ASTORIA – The Partisans of Athens, a documentary about the Resistance during the Nazi Occupation of Athens, was screened on May 25 and May 26 at the Greek Cultural Center (GCC) in Astoria. The film features the recollections of fourteen people who lived through that period and is about collective memory and an entire people’s struggle against Italian Fascists, German Nazis, and their Greek collaborators.
Based on the testimonials of those who took part in the resistance, The Partisans of Athens sheds light on stories of struggle from the time of the great famine of 1941-42 to the liberation of Athens. The fourteen protagonists create a mosaic of experiences, struggles, and expectations of men and women who chose to stand against defeatism and collaboration with Nazism. Rare archival material, the original music score of drog_A_tek, and footage of historic neighborhoods in today’s Athens are included in the film.
Historian Eleni Drivas who has met many of the people in the film was present for a Q&A following both screenings which were also followed by refreshments and more discussion.
Frosso Tsouka who has worked with one of the film’s directors, Xenofon Vardaros, told The National Herald about how well the film has been received in Greece, especially among young people. She noted the meticulous research that went into the film, and the skill of the filmmakers in bringing history to life with seamless editing and attention to detail. Tsouka welcomed everyone to the screening, introduced the film and Drivas for the Q&A, and helped moderate the discussion that followed the film. She also thanked the GCC for screening the film and encouraged everyone to support the organization which does so much for the community and for Greece through its efforts.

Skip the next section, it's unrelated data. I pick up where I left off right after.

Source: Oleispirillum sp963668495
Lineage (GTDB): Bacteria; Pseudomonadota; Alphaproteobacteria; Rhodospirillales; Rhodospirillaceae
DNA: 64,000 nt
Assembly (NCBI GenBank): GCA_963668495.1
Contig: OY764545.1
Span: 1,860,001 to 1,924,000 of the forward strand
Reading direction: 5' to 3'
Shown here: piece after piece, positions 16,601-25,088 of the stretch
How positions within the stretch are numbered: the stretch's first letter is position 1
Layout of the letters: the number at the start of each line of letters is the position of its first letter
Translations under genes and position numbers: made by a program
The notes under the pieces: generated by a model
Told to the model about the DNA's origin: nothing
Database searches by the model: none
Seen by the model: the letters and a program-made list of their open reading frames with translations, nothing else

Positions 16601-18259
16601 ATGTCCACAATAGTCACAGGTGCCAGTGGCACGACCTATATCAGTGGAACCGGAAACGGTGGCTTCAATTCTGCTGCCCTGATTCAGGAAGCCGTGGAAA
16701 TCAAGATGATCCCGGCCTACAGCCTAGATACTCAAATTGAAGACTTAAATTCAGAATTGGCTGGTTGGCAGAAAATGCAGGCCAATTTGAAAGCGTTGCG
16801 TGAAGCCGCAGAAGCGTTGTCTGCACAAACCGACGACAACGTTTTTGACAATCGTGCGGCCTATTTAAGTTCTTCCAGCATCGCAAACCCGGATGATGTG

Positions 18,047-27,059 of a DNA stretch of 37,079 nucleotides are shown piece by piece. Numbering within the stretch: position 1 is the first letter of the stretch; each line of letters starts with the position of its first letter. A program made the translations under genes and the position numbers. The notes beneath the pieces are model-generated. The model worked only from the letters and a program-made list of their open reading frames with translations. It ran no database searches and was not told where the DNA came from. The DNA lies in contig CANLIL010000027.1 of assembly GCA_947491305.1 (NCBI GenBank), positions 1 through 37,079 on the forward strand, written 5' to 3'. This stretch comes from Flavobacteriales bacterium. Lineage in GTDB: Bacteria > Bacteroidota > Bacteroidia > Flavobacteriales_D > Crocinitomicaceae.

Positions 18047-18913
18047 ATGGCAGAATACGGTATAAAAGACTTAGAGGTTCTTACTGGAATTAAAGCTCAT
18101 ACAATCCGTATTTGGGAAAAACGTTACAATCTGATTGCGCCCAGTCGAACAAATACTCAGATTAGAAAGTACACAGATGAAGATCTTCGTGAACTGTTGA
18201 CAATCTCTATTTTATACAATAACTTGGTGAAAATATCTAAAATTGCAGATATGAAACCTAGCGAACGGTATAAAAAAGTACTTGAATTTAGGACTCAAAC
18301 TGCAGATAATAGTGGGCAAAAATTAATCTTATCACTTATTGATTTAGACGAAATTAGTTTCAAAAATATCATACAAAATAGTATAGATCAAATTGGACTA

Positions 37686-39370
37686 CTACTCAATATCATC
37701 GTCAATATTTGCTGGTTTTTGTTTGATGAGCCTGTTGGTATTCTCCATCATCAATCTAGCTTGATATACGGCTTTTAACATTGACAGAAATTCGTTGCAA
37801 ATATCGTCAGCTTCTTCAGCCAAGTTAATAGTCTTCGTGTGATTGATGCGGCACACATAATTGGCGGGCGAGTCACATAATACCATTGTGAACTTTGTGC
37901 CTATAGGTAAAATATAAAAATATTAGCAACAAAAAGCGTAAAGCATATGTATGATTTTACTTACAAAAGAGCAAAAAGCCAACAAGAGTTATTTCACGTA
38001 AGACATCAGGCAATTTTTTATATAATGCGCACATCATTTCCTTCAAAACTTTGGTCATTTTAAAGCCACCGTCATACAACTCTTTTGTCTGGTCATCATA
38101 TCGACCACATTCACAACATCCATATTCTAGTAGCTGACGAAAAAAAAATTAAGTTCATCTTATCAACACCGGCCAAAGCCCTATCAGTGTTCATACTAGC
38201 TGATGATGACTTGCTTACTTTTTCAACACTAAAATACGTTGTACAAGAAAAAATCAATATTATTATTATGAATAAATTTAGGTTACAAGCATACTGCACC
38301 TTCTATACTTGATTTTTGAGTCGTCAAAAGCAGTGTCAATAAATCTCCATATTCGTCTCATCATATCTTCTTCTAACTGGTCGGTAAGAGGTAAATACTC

The history of the time period chronicled in the film is vital for understanding the subsequent historical events and the current situation in Greece. In many ways, the wounds from World War II, the Occupation, and the Civil War have yet to heal. The silence about what really happened during those years has not helped the situation. There are not many people left who lived through those terrible times, recording their memories is an important service to future generations and to history itself. Giving everyone a chance to share their story only adds to our understanding.
During the Q&A, Drivas noted that four of the people who were interviewed for the film have passed away recently, and most of the fourteen interviewed over the three years it took for the filmmakers to realize the project are in their 90s.
The Partisans of Athens was directed by Xenofon Vardaros and Giannis Xidas. More information about the film is available on Facebook.